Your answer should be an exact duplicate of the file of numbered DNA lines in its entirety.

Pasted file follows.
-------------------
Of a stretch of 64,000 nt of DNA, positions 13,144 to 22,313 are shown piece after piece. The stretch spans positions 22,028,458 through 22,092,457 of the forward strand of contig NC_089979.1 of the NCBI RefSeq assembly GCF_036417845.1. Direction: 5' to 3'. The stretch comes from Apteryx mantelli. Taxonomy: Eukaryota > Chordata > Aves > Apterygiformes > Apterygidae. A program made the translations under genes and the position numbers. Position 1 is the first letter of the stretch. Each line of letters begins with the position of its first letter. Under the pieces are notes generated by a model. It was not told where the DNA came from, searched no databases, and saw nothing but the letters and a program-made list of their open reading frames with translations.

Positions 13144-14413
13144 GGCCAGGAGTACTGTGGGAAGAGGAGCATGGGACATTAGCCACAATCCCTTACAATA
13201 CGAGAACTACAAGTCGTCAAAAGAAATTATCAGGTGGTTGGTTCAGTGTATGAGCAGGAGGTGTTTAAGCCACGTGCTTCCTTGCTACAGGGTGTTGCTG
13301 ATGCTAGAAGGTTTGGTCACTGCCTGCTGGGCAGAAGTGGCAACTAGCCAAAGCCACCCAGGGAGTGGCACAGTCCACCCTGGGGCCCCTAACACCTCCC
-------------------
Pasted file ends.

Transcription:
Of a stretch of 64,000 nt of DNA, positions 13,144 to 22,313 are shown piece after piece. The stretch spans positions 22,028,458 through 22,092,457 of the forward strand of contig NC_089979.1 of the NCBI RefSeq assembly GCF_036417845.1. Direction: 5' to 3'. The stretch comes from Apteryx mantelli. Taxonomy: Eukaryota > Chordata > Aves > Apterygiformes > Apterygidae. A program made the translations under genes and the position numbers. Position 1 is the first letter of the stretch. Each line of letters begins with the position of its first letter. Under the pieces are notes generated by a model. It was not told where the DNA came from, searched no databases, and saw nothing but the letters and a program-made list of their open reading frames with translations.

Positions 13144-14413
13144 GGCCAGGAGTACTGTGGGAAGAGGAGCATGGGACATTAGCCACAATCCCTTACAATA
13201 CGAGAACTACAAGTCGTCAAAAGAAATTATCAGGTGGTTGGTTCAGTGTATGAGCAGGAGGTGTTTAAGCCACGTGCTTCCTTGCTACAGGGTGTTGCTG
13301 ATGCTAGAAGGTTTGGTCACTGCCTGCTGGGCAGAAGTGGCAACTAGCCAAAGCCACCCAGGGAGTGGCACAGTCCACCCTGGGGCCCCTAACACCTCCC